The Impact of Medicaid Expansion

The implementation of the ACA aimed to mitigate some of these challenges by expanding Medicaid and providing premium tax credits to lower-income families, thereby broadening access to affordable healthcare. However, as explored in a findings brief by the NC Rural Health Research Program, the optional nature of Medicaid expansion across states has created a patchwork of coverage, where nearly two-thirds of uninsured rural residents live in states that have not adopted the expansion [5]. This lack of uniformity has resulted in a significant “coverage gap,” particularly affecting rural areas, wherein people are uninsured or underinsured. The decision against Medicaid expansion in states like Georgia and Maine has left a sizable segment of the rural population in a precarious position, caught in the coverage gap—earning too much to qualify for Medicaid yet too little to afford private insurance. This scenario has disproportionately affected rural areas, where incomes tend to be lower, and employer-sponsored health insurance is less common. Lori Hinga’s oral history vividly illustrates these points [6]. Working with the uninsured for eight years, Hinga highlighted the dichotomy within the ACA: while it intends to provide healthcare for all, the actual affordability of care remains elusive for many. Her narrative underscores the plight of rural residents who, despite the availability of subsidies, still find healthcare premiums prohibitively expensive and are often forced to choose between basic necessities and maintaining health coverage. “People either gotta eat or pay a healthcare premium, and they’re gonna eat,” she notes, capturing the desperate choices some rural residents face. Though a nationwide expansion of Medicaid would shorten the gap between rural and urban healthcare stakeholders due to the allowance of patchwork expansion, inherent disparities are allowed to persist, exacerbating issues of affordability and access to insured healthcare.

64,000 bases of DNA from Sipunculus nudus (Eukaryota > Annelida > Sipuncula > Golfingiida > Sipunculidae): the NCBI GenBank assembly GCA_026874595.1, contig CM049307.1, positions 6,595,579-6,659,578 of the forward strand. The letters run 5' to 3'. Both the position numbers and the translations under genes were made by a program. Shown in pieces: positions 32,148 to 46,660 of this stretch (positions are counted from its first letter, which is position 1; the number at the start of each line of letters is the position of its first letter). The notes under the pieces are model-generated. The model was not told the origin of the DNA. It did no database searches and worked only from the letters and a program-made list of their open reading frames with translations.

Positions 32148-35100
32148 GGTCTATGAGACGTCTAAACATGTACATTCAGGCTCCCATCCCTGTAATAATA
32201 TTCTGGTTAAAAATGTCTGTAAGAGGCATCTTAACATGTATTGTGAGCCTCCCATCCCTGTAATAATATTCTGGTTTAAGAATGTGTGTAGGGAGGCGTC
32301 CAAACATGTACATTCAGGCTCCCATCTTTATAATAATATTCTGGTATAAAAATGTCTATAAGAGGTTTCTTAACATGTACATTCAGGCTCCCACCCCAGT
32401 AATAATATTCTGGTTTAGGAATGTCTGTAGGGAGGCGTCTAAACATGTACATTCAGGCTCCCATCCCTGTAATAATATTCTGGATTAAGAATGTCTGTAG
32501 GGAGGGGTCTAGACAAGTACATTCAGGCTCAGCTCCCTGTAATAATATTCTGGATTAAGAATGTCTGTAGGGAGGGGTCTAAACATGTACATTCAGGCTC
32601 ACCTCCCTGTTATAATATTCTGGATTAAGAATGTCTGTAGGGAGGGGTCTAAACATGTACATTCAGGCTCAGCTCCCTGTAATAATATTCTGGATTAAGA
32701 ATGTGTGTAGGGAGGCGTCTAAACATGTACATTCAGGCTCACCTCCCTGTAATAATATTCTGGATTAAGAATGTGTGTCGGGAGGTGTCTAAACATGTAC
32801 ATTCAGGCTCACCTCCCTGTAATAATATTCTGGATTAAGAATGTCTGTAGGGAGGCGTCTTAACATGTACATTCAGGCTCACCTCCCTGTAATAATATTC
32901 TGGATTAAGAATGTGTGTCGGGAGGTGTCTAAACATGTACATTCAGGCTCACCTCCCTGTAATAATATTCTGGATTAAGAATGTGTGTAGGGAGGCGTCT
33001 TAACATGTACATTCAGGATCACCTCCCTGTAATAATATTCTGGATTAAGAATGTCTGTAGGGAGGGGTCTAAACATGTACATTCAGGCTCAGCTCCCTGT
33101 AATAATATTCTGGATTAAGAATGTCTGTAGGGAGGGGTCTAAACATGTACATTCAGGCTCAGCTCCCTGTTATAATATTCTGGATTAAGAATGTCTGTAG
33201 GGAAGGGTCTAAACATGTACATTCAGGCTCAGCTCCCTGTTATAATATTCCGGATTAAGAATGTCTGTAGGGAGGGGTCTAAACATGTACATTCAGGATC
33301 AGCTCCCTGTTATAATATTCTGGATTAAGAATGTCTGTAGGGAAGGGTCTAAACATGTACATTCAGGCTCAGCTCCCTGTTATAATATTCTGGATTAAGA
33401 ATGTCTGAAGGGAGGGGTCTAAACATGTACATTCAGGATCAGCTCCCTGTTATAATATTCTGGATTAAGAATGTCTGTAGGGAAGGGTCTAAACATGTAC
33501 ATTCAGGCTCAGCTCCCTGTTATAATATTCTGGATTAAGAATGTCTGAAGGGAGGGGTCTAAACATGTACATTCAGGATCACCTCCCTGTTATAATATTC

Community Health and Provider Outlooks